Crude Oil Price Falls From 2019 High On Economy Fears, US Dollar Strength
Crude Oil Price Forecast Talking Points:
- The ONE Thing: Volatility continues to fall in the crude oil market, but traders who look at the charts may continue to favor higher prices as the recent move above the 38.2% retracement of the October-January range may set the stage for a test of $59-$64/bbl. Traders will also look to the 21-DMA at $54.80/bbl to hold to buttress bullish sentiment.
- The Crude Oil price may be facing crosswinds with the US Dollar Index trading at the highest levels since June 2017. Friday’s Non-Farm Payroll took a bit of wind out of the sails of USD through the trend remains higher.
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- Demand from China and OPEC+ compliance is seeming to drive the market higher, while the recent technical picture is showing that bulls could remain confident if the US Dollar strength doesn’t spoil the party though US NFP of 20k vs. 180k expectation and the ECB cutting the growth forecast may raise doubt for demand.
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Technical Forecast for USOIL: Bullish
Chart Source: ProRealTime charting, IG UK Price Feed. Created by Tyler Yell, CMT
Confidence appears to be returning to the crude oil market after a disastrous Q4. This week, news hit that Chevron and Exxon Mobil plan to sharply increase their oil production in the world’s largest shale basin over the next five years with Exxon Mobil noting the best environment since their merger in 1999.
Crude bears are likely pointing to a worrying rise in stockpiles, but seasonally, that is to be expected, and despite the U.S. inventories increasing by 7.1 million barrels last week, the EIA data still showed reasons for the bulls to be optimistic.
First, demand was quite apparent despite the build with an evident decline in gasoline, distillate, and propane and overall stockpiles fell to the lowest levels since December. Crude oil continues to trade below the year-to-date high of $57.88 that was traded at on March 1, but the price for most of the week has traded within the March 1st range signaling a potential sideways correction before a possible trend resumption.
Friday saw a bout of selling across risky assets that was cemented by a disastrous US payroll and from a week where a combination of central banks including the Bank of Canada and the European Central Bank reduced their expectations for inflation and growth. Adding to this, Chinese trade data showed a three-year low in exports though traders are going to need more before they turn their bank on the rally that began in early 2019.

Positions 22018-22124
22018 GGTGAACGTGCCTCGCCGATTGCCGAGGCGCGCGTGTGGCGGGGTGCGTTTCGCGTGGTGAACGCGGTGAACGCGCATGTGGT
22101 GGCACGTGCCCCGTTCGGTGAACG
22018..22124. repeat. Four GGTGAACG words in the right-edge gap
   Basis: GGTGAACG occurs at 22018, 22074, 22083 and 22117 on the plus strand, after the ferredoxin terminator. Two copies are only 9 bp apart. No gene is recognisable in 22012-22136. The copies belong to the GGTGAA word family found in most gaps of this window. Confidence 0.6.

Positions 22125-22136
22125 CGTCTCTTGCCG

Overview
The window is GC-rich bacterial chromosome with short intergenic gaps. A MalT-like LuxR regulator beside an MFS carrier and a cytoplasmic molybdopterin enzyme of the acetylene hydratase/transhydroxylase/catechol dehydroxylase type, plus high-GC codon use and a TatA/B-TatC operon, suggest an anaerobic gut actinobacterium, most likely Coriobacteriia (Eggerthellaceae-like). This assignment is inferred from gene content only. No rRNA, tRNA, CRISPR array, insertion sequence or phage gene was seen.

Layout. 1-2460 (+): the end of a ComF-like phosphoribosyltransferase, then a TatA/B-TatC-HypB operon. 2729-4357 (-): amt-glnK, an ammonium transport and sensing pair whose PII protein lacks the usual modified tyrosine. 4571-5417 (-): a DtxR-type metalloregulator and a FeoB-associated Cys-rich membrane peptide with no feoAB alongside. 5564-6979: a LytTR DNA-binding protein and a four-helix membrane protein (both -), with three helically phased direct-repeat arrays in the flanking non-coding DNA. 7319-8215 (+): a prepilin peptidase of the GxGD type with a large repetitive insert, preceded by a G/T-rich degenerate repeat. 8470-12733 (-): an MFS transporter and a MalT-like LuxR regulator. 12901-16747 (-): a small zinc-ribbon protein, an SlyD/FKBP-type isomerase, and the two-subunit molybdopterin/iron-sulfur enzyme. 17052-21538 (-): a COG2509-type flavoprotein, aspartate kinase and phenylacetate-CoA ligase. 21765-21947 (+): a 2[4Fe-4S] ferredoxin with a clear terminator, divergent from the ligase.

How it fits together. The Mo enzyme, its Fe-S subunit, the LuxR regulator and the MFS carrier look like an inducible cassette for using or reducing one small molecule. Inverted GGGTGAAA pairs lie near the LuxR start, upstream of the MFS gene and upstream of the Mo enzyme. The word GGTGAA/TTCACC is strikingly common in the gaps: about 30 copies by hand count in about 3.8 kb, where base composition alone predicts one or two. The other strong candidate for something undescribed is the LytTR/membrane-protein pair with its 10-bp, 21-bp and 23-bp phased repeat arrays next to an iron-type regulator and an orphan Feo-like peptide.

US Crude Stocks per EIA remains within 5-year range as demand rises
Supply has been a bit of a confusing story on a global scale as OPEC and their allies (collectively known as OPEC+) have reduced supply to a four-year low, US production remains robust. the chart above shows current US crude stockpiles in relation to the five-year range. We could continue to push toward the top of the range given the growth expected to continue in the Permian basin while bears will continue to await the dire outlook from the OECD who cut their outlook for global growth again amid trade tensions and political uncertainty.
Potential Fly in the Bull’s Ointment?
Data source: Bloomberg
The US Dollar looks to be a problem that could limit the gains for crude oil if nothing else can stop its gains or, at least, lack of downside. A close second would be a drop in global growth, but either way, the US Dollar should continue to be a concern. Looking over the last year, and really, the history of crude given that it is priced in US Dollars, traders tend to see a negative correlation of the US Dollar and Crude Oil.
As of March 8, the correlation coefficient over 20 periods trailing was -.26 with an early January reading of -.72 showing an aggressive inverse correlation. The correlation in late December pushed positive for a few weeks, but as many know, that was a time when most risk assets were sold so there wasn’t much insight to be had from that anomaly.
If US Dollar strength continues, traders could see a constraint come into the picture on not only global trade but most assets (most notably commodities) that are priced in US Dollars like crude oil.
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---Written by Tyler Yell, CMT
Tyler Yell is a Chartered Market Technician. Tyler provides Technical analysis that is powered by fundamental factors on key markets as well as trading educational resources. Read more of Tyler’s Technical reports via his bio page.
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